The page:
Development proposal near popular Comox Valley swimming hole debated at length

A developer's proposal to construct a riverfront community near a popular Comox Valley recreation spot will remain on hold.

A developer’s proposal to construct a riverfront community near Stotan Falls will remain on hold until the regional district board clarifies details about amending the Regional Growth Strategy.

At committee of the whole Tuesday, directors referred to the next meeting a staff recommendation to deny 3L Developments’ application for a standard amendment to the RGS, which addresses land use in the Valley over the next 20 years.

The company hopes to construct homes and develop trails at the confluence of the Puntledge and Browns rivers. The district, however, has said the proposal is not in synch with the RGS. In March, the board rejected an offer to purchase the property for $9 million. The offer included Stotan Falls and Bull Island.

The company then closed two sets of gates on Duncan Bay Main and enforced No Trespassing signs at Stotan Falls, but later reopened the road in hopes of resolving the situation.

The gate closure prompted a protest at the falls to keep the popular swimming hole and hiking area open to the public.

But 3L president David Dutcyvich says he has received phone calls from people who support the project.

“The people of the Valley want this to happen,” Dutcyvich said after Tuesday’s meeting.

The United Steelworkers support the proposal.

“We need change,” Local 1-1937 president Darrel Wong states in a letter to the CVRD. “We need to create steady, long-term jobs for the kids coming out of high school.”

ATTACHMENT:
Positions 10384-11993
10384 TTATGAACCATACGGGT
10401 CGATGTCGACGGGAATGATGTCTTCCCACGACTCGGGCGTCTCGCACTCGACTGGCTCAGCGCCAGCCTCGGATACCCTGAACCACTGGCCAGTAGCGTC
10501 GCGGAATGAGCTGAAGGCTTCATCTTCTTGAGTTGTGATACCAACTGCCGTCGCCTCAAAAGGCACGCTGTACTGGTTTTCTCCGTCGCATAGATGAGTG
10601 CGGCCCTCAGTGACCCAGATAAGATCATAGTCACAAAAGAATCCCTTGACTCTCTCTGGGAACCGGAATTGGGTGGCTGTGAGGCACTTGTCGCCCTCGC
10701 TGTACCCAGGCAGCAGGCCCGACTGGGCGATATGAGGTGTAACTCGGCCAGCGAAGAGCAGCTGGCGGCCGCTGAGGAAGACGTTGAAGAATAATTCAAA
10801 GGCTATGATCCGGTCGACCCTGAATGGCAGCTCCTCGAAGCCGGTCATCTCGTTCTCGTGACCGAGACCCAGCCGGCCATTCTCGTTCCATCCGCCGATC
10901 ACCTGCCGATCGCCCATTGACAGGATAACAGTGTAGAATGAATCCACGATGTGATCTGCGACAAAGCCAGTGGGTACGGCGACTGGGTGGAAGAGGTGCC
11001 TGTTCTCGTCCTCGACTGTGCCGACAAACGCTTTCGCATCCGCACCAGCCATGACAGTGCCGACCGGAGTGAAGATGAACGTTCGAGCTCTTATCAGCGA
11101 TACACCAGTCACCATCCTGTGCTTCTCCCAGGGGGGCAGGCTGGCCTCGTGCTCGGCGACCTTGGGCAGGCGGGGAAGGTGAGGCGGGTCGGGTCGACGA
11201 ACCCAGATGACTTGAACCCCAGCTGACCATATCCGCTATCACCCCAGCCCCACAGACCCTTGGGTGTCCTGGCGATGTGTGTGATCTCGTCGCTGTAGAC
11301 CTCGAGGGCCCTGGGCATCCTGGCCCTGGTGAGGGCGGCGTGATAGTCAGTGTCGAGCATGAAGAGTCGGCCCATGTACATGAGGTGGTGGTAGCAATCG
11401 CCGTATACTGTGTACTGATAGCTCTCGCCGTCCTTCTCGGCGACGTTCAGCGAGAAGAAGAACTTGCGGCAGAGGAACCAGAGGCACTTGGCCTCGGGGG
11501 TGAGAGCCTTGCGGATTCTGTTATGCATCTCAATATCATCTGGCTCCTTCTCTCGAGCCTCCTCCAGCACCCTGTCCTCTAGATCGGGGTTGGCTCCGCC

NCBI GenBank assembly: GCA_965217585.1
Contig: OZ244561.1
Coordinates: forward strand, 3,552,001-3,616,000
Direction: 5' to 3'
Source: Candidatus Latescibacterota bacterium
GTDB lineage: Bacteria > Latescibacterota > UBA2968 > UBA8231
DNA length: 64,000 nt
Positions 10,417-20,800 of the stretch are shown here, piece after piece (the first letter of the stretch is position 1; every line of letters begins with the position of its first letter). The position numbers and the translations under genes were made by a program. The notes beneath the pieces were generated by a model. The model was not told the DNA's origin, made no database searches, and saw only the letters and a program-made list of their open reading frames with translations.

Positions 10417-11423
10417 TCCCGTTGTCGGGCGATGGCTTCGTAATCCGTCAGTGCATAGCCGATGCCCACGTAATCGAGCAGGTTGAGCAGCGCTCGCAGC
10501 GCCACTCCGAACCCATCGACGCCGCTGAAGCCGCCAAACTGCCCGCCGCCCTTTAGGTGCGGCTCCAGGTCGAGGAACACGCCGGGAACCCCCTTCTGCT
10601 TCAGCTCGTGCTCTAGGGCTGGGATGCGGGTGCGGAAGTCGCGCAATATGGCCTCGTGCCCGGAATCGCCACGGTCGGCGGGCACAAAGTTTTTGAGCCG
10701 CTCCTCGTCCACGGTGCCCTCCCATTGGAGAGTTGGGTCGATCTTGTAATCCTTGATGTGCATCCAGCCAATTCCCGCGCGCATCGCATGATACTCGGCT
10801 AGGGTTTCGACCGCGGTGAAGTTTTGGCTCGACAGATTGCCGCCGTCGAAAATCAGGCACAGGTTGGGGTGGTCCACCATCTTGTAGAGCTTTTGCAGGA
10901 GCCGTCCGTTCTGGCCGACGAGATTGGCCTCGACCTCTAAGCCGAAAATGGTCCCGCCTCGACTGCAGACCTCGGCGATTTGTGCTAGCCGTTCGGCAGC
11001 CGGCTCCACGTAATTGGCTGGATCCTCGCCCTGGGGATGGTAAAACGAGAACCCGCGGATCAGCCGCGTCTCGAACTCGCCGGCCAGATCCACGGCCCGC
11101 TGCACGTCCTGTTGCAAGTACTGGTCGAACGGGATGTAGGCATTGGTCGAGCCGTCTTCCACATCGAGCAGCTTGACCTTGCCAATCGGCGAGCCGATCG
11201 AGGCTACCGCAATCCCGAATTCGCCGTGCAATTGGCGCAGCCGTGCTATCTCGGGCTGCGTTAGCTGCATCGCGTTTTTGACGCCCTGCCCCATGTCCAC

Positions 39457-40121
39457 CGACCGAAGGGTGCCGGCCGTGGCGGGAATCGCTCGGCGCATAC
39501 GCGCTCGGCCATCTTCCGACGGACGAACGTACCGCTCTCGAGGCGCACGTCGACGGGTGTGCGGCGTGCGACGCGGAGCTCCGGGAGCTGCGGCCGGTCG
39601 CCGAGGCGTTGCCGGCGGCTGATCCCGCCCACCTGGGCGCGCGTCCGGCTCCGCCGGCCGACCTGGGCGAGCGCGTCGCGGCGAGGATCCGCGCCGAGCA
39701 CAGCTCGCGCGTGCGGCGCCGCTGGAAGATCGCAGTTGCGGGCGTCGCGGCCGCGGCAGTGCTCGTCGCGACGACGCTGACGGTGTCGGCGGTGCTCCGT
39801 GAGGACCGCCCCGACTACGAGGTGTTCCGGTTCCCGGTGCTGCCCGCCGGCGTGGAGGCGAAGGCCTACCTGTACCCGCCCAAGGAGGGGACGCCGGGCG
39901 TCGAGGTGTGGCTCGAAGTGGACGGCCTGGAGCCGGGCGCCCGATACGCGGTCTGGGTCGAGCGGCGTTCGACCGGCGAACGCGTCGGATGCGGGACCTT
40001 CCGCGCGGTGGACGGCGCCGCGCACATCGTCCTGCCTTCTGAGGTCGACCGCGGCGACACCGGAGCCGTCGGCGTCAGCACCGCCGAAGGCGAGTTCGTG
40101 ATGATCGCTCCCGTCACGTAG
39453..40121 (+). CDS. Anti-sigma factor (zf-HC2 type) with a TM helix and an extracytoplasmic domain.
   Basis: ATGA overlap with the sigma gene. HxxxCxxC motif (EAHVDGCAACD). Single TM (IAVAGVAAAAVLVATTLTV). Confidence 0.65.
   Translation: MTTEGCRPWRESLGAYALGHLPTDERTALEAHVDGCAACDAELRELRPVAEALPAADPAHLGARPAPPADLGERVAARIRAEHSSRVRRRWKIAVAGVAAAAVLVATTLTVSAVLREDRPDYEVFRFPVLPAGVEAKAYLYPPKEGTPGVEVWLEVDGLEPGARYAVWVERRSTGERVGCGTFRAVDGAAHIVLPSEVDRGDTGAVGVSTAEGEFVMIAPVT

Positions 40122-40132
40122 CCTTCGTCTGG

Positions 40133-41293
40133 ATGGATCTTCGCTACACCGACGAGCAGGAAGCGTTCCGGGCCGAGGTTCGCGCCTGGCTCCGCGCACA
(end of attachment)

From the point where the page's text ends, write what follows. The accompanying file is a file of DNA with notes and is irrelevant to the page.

Over the course of a 10- to 15-year buildout, 3L plans to develop 740 lots for single-family homes and patio homes tailored for seniors. The project includes nine kilometres of trails, a parking lot and washrooms, links to public bus routes and a commercial centre that would serve Forbidden Plateau residents.

It would create about 2,500 man years of employment, translating into 150 to 180 jobs and another 80 to 95 indirect jobs, according to company spokesman Kabel Atwall.

Atwall said the recommendation to deny the application appears contrary to the March rejection letter in which CVRD board chair Edwin Grieve outlines three options, one of which is to apply to amend the RGS and go through a public process.

“We’re not here asking for a decision, just let the process unfold,” Atwall said Tuesday.

He noted a flexibility provision in the RGS, referring to the Sage Hills proposal outside the city limits that had employment potential but ultimately failed.

“I think this is one of those instances,” Atwall said. “We believe our proposal can set a positive benchmark for development in the Valley.”

The RGS, adopted two years ago, says 90 per cent of growth in the Valley is to be directed to core settlement areas.

A lack of available lots indicates a changing dynamic in the industry, says Atwall, noting the stalled Kensington and Trilogy proposals. Some directors questioned this statement.

“We’re ready to move forward,” Atwall said.

Cumberland director Roger Kishi has a hard time believing a development this size could be self-sustaining in terms of water and sewer.

While he realizes “change is inevitable,” Grieve feels the project could be a possibility in the future.